Sustainable Development Goals and the Pacific: Let's start at 16.
Peacifica has recently prepared a submission to the Australian government’s inquiry into the United Nations Sustainable Development Goals (SDGs). We called for the prioritisation of Goal 16, and a reorientation of Australia’s Pacific Islands program towards the promotion of inclusive governance and the mitigation of conflict drivers. As we argued in Peacifica’s previous submission to the Foreign Policy White Paper Consultation, a Pacific-based Peacebuilding approach is needed to create sustainable positive peace, and is a pathway to achieving Goal 16.
Peacifica recommends that the Australian Government:
Prioritise SDG Goal 16 in its aid policy and programming for the Pacific region. This will require re-orientation of Australia’s Pacific Islands program around the promotion of human security, inclusive governance and the mitigation of conflict drivers, with the aim of creating sustainable, positive peace
Prioritise a Pacific-based peacebuilding approach in its support for SDG Goal 16:
Conduct inclusive assessments of local contexts and conflict risks to enable shared planning for peace and development
Support the development of locally derived indicators of progress to establish local ownership and ensure that actions realistically respond to local understandings of peace and security.
Build on RAMSI’s success in the Solomon Islands by promoting grassroots peacebuilding activities (including empowerment of women and youth, reconciliation and climate change impact mitigation) as a complement to ongoing institutional strengthening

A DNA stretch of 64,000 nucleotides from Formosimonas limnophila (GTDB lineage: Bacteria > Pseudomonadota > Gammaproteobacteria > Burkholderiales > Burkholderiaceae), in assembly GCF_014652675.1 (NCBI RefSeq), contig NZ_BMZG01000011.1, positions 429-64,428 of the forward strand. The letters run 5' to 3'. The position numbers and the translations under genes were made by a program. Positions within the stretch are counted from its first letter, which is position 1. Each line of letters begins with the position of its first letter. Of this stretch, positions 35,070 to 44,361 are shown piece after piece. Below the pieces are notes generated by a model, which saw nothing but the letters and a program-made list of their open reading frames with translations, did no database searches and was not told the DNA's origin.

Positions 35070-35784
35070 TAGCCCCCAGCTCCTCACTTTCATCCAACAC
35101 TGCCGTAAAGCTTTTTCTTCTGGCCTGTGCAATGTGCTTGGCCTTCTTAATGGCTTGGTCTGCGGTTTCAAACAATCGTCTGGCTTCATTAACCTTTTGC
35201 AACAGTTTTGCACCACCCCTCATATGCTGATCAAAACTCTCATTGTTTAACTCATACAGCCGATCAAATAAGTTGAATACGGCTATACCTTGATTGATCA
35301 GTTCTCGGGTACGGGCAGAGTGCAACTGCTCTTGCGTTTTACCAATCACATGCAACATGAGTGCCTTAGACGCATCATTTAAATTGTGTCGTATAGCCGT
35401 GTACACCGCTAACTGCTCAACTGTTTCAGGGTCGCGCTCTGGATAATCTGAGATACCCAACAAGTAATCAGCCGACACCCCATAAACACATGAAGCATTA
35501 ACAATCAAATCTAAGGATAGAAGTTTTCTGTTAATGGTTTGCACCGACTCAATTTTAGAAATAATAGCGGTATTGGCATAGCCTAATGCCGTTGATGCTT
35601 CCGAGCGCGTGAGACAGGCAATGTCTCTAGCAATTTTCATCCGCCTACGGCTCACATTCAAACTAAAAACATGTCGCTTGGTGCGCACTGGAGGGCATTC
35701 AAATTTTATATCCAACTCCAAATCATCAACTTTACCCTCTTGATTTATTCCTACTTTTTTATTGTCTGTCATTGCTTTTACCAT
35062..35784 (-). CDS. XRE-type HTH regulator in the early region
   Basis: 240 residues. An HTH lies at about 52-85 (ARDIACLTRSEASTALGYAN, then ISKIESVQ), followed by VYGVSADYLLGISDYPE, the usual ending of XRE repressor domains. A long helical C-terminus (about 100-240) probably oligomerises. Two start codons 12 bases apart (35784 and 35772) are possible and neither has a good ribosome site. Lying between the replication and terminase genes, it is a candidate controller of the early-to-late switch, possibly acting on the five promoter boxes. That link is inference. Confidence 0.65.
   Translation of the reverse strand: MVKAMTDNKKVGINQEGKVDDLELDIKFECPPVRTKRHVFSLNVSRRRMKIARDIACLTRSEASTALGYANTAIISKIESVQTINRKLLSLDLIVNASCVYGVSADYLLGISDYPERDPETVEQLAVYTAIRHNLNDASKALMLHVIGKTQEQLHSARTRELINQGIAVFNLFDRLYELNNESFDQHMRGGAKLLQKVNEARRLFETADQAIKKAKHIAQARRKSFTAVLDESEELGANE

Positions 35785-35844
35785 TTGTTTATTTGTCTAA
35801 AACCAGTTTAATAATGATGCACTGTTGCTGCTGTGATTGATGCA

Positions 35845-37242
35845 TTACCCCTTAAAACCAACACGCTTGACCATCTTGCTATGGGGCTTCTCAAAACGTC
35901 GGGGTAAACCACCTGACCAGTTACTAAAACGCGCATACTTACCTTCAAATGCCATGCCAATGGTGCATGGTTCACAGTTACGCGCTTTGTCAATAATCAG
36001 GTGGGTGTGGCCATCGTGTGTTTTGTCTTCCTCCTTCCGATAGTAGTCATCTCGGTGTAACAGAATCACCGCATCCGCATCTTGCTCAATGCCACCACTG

Develop a rigorous policy framework to guide efficient, effective, timely and accountable responses to protracted crises, including through multi-year funding agreements that strategically address the root causes and chronic indicators of crises.
The SDGs have set the agenda for the world’s collaboration on some of the most pressing issues. For Australia, there is nowhere more important with regard to the SDGs than our close neighbours in the South Pacific. Peacifica and coalitions like the Australian Civil Society Coalition on Women, Peace and Security recognise Goal 16 as vital, due to its transformative nature and links to realising other goals.
Goal 16 recognises the need for strong institutions to support the development and longevity of social, political or ecological change. It also promotes inclusive and accessible justice systems that offer redress for grievances from past conflict, to ensure the continuation of peace. A focus on Goal 16 and hence the creation of sustainable, peaceful environments can provide a viable context for the fulfilment of a number of other Pacific regional- and country-level priorities.
Within Pacific Island countries (PICs), the prioritisation and implementation of Goal 16 - including inclusive governance and a nuanced Pacific-based peacebuilding approach - is critical, as its realisation will determine the outcomes of the development priorities of most importance to PICs. Reducing the risk of violent conflict and other crimes, strengthening governance, and fostering accountable, inclusive institutions from local to national levels will influence the effectiveness of PICs in their strategies to eliminate poverty (Goal 1), promote gender equality (Goal 5), mitigate against climate change (Goal 13) and secure marine resources for livelihoods (Goal 2, Goal 14). For example, in the Solomon Islands, unresolved issues that are legacies of the Tensions threaten to undermine the Solomon Islands government’s economic growth policies and its citizens' human security.
Accordingly, the most strategic way Australia can seek to address Goal 16 is through the prioritisation of comprehensive peacebuilding efforts that are grounded in the reality of Pacific life and informed by the perspectives of Pacific civil society and governments. Building on this, a ‘Pacific-based peacebuilding approach’ in Australia’s Pacific aid policy and programs would work to address challenges to peace and promote a context for sustainable development.
The submission was prepared by Peacifica's wonderful policy volunteer team: Mansi Bhatt, Mimosa Hill, Leona Wedderburn and Claudia Whitaker